ivanursul

Software engineer

Concurrency structures written using core java

Motivation

The reason for writing this article is a lack of my understanding of Java concurrency. That’s why I decided to create a post with some structures, which I wrote by myself. For sure, you may agree or disagree with me, I encourage to post your thoughts in comments so we can discuss them there.

List of structures

Implemented:

Will implement them later:

Publish/Subscribe

What is Publish-Subscribe, in a nutshell? Obviously, there someone, who has something share something to others, and want to be sure, that everyone will receive this message.

The idea of following structure is to have a publish-subscribe mechanism, which will act asynchronously, without usage of high-level classes from java.util.concurrent package:

Code can be found here.

Let’s go over this code and try all the details:

Queue

Queue is something different from publish-subscribe way of sending messages - there’s a shared resource, queue, and each consumer attempts to read from it, and because of concurrency monitor, only one will manage to do that.

Code can be found here

What, if we would like to decide, who is going to consume this message? Let’s say, we have consumer groups and want to address some messages to some consumer groups? Here is a new version of QueueModel.

The output will look like this:

Message 1
group2
group2: Consumer4: Consuming message: Message{message='Message 1', consumerGroup='group2'}
Message 2
group2
group1: Consumer5: Skipping message, wrong group, message: Message{message='Message 2', consumerGroup='group2'}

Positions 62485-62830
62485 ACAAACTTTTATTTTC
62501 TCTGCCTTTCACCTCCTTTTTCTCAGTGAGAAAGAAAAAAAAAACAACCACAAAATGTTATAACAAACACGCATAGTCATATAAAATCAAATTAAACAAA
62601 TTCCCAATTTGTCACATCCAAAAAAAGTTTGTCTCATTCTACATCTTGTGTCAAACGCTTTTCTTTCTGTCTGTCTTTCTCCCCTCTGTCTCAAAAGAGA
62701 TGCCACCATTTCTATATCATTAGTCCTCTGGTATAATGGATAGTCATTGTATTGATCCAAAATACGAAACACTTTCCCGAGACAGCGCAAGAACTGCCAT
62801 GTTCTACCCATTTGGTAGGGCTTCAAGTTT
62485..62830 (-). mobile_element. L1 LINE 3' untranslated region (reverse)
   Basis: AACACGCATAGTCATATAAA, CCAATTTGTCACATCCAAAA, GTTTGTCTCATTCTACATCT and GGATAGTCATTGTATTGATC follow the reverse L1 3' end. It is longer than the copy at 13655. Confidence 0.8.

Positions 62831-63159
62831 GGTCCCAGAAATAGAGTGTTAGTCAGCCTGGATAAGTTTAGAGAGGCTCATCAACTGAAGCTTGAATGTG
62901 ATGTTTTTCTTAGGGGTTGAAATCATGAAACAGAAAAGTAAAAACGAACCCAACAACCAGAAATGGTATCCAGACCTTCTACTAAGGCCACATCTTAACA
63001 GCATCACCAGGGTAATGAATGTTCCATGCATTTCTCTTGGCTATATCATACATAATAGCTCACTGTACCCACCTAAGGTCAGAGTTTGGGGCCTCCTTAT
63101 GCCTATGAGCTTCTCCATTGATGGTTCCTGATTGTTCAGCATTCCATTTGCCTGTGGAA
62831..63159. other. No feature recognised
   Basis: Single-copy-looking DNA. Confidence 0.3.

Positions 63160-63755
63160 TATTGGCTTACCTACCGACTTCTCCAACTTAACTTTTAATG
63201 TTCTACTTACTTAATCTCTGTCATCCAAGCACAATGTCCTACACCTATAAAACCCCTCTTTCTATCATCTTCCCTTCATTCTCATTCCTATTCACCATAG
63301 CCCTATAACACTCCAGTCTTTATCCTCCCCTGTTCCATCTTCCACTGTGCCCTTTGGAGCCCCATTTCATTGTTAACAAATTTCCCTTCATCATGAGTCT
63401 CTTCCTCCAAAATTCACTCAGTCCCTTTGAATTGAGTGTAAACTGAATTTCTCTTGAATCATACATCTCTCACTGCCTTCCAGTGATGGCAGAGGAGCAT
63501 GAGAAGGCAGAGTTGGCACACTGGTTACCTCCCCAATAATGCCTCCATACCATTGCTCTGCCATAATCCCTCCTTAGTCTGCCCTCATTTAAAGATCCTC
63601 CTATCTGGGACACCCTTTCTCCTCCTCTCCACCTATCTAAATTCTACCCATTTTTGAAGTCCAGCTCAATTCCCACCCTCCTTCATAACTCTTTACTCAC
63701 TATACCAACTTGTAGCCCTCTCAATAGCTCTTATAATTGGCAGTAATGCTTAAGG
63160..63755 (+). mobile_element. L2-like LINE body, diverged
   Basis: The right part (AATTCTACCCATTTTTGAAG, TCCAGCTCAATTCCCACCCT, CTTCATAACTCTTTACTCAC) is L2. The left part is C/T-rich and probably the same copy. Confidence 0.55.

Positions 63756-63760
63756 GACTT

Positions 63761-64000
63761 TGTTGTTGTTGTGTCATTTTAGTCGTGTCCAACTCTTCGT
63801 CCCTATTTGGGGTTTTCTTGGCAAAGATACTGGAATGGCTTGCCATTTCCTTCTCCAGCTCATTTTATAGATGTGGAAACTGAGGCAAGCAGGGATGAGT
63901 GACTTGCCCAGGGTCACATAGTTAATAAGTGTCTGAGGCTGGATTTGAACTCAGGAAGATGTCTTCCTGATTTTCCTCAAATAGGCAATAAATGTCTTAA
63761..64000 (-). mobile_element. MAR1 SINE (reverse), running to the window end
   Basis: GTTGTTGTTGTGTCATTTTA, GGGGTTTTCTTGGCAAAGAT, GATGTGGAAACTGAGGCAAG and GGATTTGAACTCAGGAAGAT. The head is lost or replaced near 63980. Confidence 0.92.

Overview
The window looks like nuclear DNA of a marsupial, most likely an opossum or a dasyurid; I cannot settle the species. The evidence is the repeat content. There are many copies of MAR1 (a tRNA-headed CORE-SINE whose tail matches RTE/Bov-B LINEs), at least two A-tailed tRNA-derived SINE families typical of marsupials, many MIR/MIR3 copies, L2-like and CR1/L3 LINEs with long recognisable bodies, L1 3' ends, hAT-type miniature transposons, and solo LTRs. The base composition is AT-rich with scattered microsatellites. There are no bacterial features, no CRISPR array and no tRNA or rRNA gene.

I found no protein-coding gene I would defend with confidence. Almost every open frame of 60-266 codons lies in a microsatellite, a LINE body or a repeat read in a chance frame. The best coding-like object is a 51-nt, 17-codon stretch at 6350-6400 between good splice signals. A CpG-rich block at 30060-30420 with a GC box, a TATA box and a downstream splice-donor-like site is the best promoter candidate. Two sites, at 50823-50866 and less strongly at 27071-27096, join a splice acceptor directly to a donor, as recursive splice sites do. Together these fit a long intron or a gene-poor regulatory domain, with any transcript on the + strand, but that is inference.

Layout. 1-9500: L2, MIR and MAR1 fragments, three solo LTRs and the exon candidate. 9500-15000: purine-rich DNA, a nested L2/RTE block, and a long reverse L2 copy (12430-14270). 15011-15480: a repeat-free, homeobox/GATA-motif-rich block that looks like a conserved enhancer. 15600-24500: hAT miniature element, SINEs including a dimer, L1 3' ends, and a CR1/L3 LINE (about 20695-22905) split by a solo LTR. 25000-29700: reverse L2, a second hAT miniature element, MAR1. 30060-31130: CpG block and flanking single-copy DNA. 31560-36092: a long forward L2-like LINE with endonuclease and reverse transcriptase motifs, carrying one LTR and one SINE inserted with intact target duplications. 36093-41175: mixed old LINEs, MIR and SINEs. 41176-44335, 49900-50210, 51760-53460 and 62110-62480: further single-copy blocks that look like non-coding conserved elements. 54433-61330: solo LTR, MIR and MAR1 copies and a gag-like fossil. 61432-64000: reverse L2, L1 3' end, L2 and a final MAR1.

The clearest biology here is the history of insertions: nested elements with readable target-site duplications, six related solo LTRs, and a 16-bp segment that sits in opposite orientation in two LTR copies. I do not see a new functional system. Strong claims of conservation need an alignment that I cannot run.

group1: Consumer6: Skipping message, wrong group, message: Message{message='Message 2', consumerGroup='group2'}
group1: Consumer7: Skipping message, wrong group, message: Message{message='Message 2', consumerGroup='group2'}
group1: Consumer8: Skipping message, wrong group, message: Message{message='Message 2', consumerGroup='group2'}
group1: Consumer9: Skipping message, wrong group, message: Message{message='Message 2', consumerGroup='group2'}
group1: Consumer0: Skipping message, wrong group, message: Message{message='Message 2', consumerGroup='group2'}
group2: Consumer1: Consuming message: Message{message='Message 2', consumerGroup='group2'}

This approach is doing his work, however, there’s a problem: I don’t like the idea of receiving a message if you are initially a wrong recipient. It’s the same if you will get a call from post service with a package for your neighbor. That’s why here is a new version of QueueModel. The difference is straighforward - now each consumer group has it’s own queue, so you don’t need to mix things up.